Invasive candidemia is a major cause of increased mortality among ICU patients. Antifungal agents like liposomale amphotericin B and azoles could not accomplish the claim to be first choice in the treatment of invasive fungal infection (IFI) because of side effects and effectiveness. Especially, cardiothoracic surgery patients as a group of high-risk patients are in a focus for new strategies and agents. A new class of antimycotic agents, the echinocandins, with a low profile of side effects, low interactive potential and high effectiveness in the treatment of candidemia, is a powerful option in the treatment of IFI. We report our single-center experience with a modified clinical treatment approach based on clinical score of Leon and using echinocandins as first-line therapy for proven and suspected fungal infection.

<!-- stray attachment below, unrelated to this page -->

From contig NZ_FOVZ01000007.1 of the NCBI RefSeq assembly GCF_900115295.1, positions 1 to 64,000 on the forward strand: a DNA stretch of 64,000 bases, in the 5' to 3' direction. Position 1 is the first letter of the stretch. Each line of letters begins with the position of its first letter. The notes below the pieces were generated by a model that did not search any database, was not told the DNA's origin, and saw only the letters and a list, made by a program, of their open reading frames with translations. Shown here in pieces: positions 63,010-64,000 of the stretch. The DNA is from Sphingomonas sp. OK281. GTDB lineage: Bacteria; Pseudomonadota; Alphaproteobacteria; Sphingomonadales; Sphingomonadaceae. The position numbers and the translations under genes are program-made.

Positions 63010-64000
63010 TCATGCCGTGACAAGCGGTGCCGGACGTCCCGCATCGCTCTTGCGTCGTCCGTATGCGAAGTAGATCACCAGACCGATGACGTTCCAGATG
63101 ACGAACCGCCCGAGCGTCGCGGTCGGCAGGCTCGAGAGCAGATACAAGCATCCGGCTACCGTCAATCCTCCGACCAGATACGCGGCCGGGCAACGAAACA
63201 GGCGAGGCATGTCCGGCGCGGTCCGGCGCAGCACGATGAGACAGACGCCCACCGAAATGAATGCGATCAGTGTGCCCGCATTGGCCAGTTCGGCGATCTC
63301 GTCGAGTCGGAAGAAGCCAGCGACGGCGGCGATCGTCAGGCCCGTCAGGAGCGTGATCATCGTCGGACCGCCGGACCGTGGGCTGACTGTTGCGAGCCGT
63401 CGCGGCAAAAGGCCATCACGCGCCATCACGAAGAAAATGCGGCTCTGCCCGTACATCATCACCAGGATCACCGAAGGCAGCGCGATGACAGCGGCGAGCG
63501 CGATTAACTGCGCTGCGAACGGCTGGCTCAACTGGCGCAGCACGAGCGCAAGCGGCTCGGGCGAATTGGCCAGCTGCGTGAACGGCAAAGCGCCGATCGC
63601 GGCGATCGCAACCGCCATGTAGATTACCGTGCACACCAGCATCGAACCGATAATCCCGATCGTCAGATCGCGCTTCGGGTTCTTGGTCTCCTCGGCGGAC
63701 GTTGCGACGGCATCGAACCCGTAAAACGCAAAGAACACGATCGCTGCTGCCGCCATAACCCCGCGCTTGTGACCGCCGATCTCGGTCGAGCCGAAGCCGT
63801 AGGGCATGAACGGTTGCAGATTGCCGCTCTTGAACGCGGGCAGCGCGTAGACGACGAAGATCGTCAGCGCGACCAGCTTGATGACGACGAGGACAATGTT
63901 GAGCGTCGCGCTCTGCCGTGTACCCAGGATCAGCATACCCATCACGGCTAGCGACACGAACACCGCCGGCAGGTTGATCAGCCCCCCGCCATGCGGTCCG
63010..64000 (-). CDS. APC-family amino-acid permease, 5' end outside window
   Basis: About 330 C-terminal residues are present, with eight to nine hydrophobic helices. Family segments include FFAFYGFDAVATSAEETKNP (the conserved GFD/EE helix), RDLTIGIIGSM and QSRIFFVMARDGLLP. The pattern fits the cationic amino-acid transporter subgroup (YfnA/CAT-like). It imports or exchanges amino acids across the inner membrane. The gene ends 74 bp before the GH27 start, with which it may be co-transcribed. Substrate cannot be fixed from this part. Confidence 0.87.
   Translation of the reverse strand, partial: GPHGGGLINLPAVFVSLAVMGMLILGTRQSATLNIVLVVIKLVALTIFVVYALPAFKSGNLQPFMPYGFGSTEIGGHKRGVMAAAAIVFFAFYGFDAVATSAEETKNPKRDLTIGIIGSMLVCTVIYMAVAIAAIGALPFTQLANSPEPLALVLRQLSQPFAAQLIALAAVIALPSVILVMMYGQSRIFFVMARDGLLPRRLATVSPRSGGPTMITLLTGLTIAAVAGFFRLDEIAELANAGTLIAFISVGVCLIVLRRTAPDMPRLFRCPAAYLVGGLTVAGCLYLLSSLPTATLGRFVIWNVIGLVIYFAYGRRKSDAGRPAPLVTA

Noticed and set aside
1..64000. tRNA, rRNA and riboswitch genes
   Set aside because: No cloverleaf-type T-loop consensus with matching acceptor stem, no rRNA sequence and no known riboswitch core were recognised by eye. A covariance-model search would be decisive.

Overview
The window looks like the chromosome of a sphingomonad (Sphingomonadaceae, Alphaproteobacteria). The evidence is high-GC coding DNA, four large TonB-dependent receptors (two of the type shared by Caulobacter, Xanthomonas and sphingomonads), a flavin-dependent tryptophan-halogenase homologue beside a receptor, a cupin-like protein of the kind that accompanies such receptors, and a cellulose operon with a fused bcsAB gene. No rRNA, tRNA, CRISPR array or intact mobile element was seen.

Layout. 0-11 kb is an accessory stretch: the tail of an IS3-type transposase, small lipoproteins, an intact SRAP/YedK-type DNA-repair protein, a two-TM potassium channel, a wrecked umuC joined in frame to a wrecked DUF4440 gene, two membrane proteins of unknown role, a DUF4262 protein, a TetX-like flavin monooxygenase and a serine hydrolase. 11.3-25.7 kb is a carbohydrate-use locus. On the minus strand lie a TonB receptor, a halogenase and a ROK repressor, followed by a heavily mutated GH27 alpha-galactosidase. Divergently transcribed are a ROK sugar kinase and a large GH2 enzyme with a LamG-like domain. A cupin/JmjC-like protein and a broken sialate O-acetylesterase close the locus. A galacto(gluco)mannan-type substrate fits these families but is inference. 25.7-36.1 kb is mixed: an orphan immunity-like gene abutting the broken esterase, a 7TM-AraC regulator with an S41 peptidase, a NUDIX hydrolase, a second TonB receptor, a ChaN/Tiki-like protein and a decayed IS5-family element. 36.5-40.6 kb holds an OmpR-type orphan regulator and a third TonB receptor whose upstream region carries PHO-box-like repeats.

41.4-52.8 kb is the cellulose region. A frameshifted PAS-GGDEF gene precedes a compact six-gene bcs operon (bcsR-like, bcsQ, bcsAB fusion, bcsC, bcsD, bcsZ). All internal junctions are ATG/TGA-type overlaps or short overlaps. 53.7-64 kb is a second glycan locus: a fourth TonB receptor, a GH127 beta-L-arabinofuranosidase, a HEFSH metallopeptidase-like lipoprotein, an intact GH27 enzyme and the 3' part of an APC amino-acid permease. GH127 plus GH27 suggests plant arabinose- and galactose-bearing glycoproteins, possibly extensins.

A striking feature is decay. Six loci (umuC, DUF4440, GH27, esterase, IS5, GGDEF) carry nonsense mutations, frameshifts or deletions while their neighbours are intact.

From May 2011 to October 2012, 2,844 patients were treated on our cardiothoracic ICU. We evaluated 37 cardiothoracic postoperative patients with proven or suspected IFI or prophylaxis (Figure 1). The records were evaluated for cardiothoracic procedures, microbiological and yeast date, cardiothoracic surgery score (CASUS), ICU and clinical data.
Figure 1. Cologne antifungal strategy.
Mean age was 67.4 years with 64% male patients. Most patients had combined CABG and valve procedure (n = 20), other groups were HTX and LTX (n = 4), assist therapy (n = 4), TAVI (n = 3) and other procedures. Mean predicted mortality using the logarithmic CASUS score at the onset of IFI was 59%. C. albicans was isolated in 73%, C. glabrata in 21%. Length of antifungal treatment using micafungin in 30 cases was 14 ± 5 days. Eradication of yeast was successful in 79% but mortality of all patients remains high at 36.8% but was lower than predicted in the CASUS score. Mortality was not yeast related.
Our described treatment approach shows encouraging results for the treatment of IFI especially in high-risk cardiothoracic patients.